Hundreds rally in Canton Township in support of Indian farmers
Canton Township — Hundreds of members of Michigan's Sikh and Indian community gathered Saturday to protest controversial new laws imposed by the Indian government that they claim are stripping away the rights of farmers and devastating the industry.
Relatives and supporters of Indian farmers gathered for a forum and rally in Canton Township's Heritage Park bearing signs that read "I stand with farmers" and "Don't bite the hand that feeds you," while sharing personal stories and prayer.
The event was held in solidarity with international demonstrations across Canada, the United Kingdom, Australia and the United States amid a deadlock between the Indian government and farmers in New Delhi.
"What we are seeing is systematic repression of human rights," said Jas Sidhu, of Plymouth, an organizer of the forum and descendant of farmers who said he also formerly farmed in India.
"This is the only thing our ancestors did, and now their whole future is in jeopardy because slowly and systematically they're creating these laws that are eventually going to kill all the farming in India."
The group in Michigan came together after protest leaders in India on Saturday rejected the government's offer to amend some provisions of the contentious new agricultural laws, which deregulate crop pricing, maintaining the demand for a total repeal.
Amrinder Grewal, a Canton Township resident whose parents and grandparents were farmers in India, said he still has relatives and friends there and the laws are "ruining their lives."
The Indian government, he added, has targeted peaceful protesters with tear gas and water cannons.
"The government is suppressing their voice," said Grewal, an immigrant who has lived in Canton for about five years. "I have a fear the government is going to use some force on them."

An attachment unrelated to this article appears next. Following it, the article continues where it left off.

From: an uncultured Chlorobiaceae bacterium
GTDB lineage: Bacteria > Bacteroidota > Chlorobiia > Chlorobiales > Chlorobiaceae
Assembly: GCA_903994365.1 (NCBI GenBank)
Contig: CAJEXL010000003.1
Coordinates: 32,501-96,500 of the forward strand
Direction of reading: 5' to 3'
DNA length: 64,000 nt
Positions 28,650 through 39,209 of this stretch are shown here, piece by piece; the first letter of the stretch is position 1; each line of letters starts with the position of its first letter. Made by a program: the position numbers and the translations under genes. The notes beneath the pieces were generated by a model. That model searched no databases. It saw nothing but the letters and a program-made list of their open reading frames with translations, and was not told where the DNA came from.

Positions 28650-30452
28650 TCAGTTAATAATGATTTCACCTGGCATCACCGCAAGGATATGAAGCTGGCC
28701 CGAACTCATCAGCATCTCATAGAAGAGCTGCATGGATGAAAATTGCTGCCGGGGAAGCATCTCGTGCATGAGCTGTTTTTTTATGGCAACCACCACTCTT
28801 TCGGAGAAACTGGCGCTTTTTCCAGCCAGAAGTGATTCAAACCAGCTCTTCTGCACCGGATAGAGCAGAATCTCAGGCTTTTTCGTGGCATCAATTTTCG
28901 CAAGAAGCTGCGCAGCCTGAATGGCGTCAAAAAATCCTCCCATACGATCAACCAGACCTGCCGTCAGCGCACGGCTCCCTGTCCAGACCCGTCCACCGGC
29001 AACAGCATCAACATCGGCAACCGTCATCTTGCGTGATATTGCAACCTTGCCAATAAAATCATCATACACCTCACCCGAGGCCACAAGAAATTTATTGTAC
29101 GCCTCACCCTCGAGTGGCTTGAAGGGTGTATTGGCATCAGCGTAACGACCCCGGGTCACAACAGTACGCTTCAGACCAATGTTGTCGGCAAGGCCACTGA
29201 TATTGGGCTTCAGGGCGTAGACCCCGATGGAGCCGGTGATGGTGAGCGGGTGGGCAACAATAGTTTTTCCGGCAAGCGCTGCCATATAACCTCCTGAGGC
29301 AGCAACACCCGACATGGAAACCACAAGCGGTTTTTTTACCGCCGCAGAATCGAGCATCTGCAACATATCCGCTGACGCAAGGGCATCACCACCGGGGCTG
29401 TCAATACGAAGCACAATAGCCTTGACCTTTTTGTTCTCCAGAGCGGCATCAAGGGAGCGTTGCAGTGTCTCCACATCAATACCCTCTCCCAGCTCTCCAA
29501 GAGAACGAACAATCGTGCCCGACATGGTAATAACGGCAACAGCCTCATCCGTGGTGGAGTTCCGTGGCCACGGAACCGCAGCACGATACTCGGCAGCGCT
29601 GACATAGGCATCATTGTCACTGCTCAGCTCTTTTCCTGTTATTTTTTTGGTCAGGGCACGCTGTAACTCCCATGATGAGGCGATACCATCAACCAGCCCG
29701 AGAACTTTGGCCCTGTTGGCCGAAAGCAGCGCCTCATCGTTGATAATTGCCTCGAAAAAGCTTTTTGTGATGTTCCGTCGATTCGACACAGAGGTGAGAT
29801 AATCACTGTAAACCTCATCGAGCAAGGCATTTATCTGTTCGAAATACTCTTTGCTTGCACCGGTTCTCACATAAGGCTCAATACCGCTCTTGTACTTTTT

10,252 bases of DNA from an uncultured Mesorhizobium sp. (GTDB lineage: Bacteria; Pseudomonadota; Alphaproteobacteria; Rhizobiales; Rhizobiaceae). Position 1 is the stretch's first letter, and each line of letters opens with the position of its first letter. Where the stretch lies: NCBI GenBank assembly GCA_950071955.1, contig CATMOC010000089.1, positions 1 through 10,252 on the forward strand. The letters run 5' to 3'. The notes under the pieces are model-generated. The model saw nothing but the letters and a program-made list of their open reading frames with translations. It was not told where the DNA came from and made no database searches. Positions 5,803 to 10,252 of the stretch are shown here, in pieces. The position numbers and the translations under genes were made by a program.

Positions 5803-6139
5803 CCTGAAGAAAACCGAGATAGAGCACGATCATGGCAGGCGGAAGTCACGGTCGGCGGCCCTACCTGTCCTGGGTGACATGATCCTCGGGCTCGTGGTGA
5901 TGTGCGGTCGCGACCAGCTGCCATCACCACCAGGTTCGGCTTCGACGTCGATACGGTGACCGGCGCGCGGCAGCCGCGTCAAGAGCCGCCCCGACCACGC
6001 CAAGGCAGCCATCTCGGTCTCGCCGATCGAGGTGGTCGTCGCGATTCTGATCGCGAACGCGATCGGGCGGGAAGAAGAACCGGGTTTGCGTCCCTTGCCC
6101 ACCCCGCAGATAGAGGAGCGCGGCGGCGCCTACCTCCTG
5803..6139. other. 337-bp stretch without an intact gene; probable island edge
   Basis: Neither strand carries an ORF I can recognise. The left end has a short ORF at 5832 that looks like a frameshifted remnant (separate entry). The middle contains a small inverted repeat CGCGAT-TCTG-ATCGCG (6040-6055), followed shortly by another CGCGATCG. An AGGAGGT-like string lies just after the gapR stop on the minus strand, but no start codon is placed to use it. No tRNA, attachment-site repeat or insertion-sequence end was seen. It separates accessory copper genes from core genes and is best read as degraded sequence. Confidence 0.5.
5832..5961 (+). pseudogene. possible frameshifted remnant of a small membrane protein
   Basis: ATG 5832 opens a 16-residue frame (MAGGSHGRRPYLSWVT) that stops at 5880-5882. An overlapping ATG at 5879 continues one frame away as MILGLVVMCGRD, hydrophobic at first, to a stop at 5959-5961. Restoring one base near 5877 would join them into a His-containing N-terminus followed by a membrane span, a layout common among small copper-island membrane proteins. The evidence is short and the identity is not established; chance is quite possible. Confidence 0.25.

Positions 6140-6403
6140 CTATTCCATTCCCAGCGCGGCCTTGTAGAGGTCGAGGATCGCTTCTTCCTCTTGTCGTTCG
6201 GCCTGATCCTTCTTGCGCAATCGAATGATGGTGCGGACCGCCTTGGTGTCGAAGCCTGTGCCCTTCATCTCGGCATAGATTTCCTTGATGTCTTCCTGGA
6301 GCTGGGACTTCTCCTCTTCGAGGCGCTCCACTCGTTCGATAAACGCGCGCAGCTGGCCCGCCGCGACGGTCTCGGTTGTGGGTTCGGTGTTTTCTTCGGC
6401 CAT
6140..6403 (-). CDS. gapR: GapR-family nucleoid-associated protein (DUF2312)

Indian farmers are vowing a nationwide strike on Tuesday and an escalation of actions that calls for supporters to occupy toll plazas across the country on strike day if the government doesn't abolish the laws.
The two sides are scheduled to meet Wednesday for further talks.
The divide has prompted protests that have blocked key highways on the outskirts of the capital for more than a week, with thousands of farmers arguing the reforms could devastate crop prices and reduce their earnings.
Anmol Gill joined with cousins Saturday to support the fight, saying she commends her extended family in India for their "courage and passion and bravery" and knows that "it's not a fight that they are just going to give up on."
"It's going to be a long haul, but it's going to be one that they see to the very end," said Gill, a 17-year-old senior at Canton High School. "People are ready to put themselves out there no matter what the cost might be."
The farmers say the laws will lead the government to stop buying grain at minimum guaranteed prices and result in exploitation by corporations that will push down prices.
Prime Minister Narendra Modi’s government has insisted the reforms will benefit farmers. It contends the changes allow farmers to market their produce and boost production through private investment. But farmers argue they were never consulted.
"If it's a bill for the farmers, they should talk to farmers," Grewal added. "Farmers know better what's good for them."
Saturday's discussions between Agriculture Minister Narendra Singh Tomar and 35 farmer leaders were the fifth since the laws were passed in September.
Halfway through, farmer leaders held placards asking the government to answer “yes” or “no” to their demand for repealing new farm laws.
The farmers have been protesting for nearly two months in Punjab and Haryana state.
The situation escalated last week when tens of thousands marched to New Delhi, where they clashed with police.
The new regulations compound tensions there, with farmers long complaining of being ignored by the government in their demands for better crop prices, additional loan wavers and irrigation systems to guarantee water during dry spells.
With nearly 60% of the Indian population depending on agriculture for their livelihoods, the growing farmer rebellion has rattled Modi’s administration and allies.
Modi and his leaders have also tried to allay farmers’ fears about the new laws while also dismissing their concerns. Some of his party leaders have called the farmers “misguided” and “anti-national,” a label often given those who criticize Modi or his policies.
Sidhu said Saturday that those who dare to question the Indian government's intent are labeled as "misled" and "separatists."
"I am not misled. You are not mislead. We are all not mislead," he told the crowd. "We are doctors, we are engineers, we are businessmen, hard workers and above all, we are farmers because this is in our blood."
The Associated Press contributed